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Federal Budget 2016 – What You Need To Know

written by Josh McMullen

The 2016 Federal Budget was handed down on Tuesday 3 May. Following are some of the headline announcements that the Government intends to implement in the event that it is re-elected in the coming months. If you have any questions on how these measures may impact you or your business, contact your PT Partners Advisor.


Income Tax Cuts

Individual income taxes will be reduced over the next two years as follows:

  • From 1 July 2016, the threshold at which the 37% marginal tax rate commences will increase from taxable income of $80,000 to $87,000. This will benefit approximately one-quarter of taxpayers, and will result in a tax cut of up to $6 per week.
  • From 1 July 2017, the 2% Debt Levy will be abolished. This is currently payable by individuals with taxable incomes of more than $180,000. Once abolished, the top marginal tax rate will fall to 45% (not including Medicare Levy).

Medicare Levy Surcharge and Private Health Insurance Rebate

The pause in the indexation of the income thresholds for the Medicare levy surcharge (MLS) and the private health insurance rebate will continue for a further three years from 1 July 2018. For higher income earners who don’t have private health coverage, this may result in an increased MLS liability in coming years. For those who do have private coverage, the pause in the rebate thresholds may result in a possible reduction in the amount of the rebate you receive going forward.

Tobacco Excise Increased

In bad news for smokers, tobacco excise and excise-equivalent customs duties will be subject to four annual increases of 12.5% from 1 September 2017. As a result, a packet of cigarettes could cost as much as $40 by 2020.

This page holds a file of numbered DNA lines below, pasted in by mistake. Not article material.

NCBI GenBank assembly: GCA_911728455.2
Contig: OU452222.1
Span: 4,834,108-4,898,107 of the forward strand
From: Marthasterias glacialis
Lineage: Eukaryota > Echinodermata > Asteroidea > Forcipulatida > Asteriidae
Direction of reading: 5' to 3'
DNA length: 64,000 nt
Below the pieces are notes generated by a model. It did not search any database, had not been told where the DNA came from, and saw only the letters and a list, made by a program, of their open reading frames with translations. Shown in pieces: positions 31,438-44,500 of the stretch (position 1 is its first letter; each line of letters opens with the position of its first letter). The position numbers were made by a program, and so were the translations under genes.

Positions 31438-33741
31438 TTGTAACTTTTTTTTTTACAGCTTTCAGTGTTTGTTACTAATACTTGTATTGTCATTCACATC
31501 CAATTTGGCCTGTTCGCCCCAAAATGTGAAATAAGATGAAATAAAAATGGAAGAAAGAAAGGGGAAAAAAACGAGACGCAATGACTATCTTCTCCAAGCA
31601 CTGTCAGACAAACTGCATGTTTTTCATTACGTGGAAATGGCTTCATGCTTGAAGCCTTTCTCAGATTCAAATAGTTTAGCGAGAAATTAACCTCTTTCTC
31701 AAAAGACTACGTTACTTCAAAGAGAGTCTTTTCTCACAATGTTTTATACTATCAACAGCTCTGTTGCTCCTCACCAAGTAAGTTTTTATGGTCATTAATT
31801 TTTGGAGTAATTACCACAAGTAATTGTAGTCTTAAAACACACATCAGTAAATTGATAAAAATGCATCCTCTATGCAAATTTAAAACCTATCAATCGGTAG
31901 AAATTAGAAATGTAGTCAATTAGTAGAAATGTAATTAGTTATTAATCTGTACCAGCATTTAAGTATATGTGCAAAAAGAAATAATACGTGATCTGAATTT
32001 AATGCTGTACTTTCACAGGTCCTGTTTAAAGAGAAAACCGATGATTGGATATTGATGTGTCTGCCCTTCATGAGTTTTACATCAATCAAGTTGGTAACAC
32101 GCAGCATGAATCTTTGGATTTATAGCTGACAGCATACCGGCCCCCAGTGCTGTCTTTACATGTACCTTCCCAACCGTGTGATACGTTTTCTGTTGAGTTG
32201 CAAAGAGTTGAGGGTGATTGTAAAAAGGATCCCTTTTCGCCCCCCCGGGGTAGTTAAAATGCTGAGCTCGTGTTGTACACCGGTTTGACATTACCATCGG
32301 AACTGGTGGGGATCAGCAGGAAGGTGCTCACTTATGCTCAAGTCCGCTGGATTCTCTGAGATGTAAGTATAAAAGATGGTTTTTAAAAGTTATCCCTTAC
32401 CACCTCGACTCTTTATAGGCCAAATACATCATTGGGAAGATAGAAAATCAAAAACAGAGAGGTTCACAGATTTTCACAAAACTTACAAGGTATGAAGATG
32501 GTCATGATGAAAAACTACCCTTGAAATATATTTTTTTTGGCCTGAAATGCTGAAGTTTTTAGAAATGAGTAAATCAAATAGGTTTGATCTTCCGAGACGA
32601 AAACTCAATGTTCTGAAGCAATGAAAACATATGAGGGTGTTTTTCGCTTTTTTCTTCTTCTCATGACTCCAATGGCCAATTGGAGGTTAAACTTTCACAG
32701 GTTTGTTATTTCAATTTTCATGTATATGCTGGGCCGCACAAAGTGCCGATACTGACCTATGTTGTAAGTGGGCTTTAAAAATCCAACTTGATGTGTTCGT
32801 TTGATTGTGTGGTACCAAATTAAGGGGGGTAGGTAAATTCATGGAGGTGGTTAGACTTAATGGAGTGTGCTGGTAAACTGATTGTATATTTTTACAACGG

Tax Relief for ADF Personnel

Income tax exemptions will be provided to Australian Defence Force personnel deployed in Afghanistan, the Middle East and in international waters.


Increased Turnover Threshold for SBEs

The Small Business Entity (SBE) turnover threshold will be increased from $2 million to $10 million from 1 July 2016. This will allow thousands more businesses to access the lower company tax rate, and a range of existing income tax concessions including the $20,000 instant asset write-off. The increased threshold will not however apply for the purposes of accessing the small business CGT concessions.

Company Tax Cut

From 2016/2017, the company tax rate for businesses with an annual turnover of less than $10 million will be reduced to 27.5%. The company tax rate will be progressively reduced to 25% over 10 years for all companies. As per the following table, the rate will remain at 30% until annual turnover qualifies your company for a reduction:

Income Year Applicable Turnover Threshold Company Tax Rate (%)
2015/2016 $2 million 28.5
2016/2017 $10 million 27.5
2017/2018 $25 million 27.5
2018/2019 $50 million 27.5
2019/2020 $100 million 27.5
2020/2021 $250 million 27.5
2021/2022 $500 million 27.5
2022/2023 $1 billion 27.5
2023/2024 All companies 27.5
2024/2025 All companies 27
2025/2026 All companies 26
2026/2027 All companies 25

Non-incorporated Business Tax Cut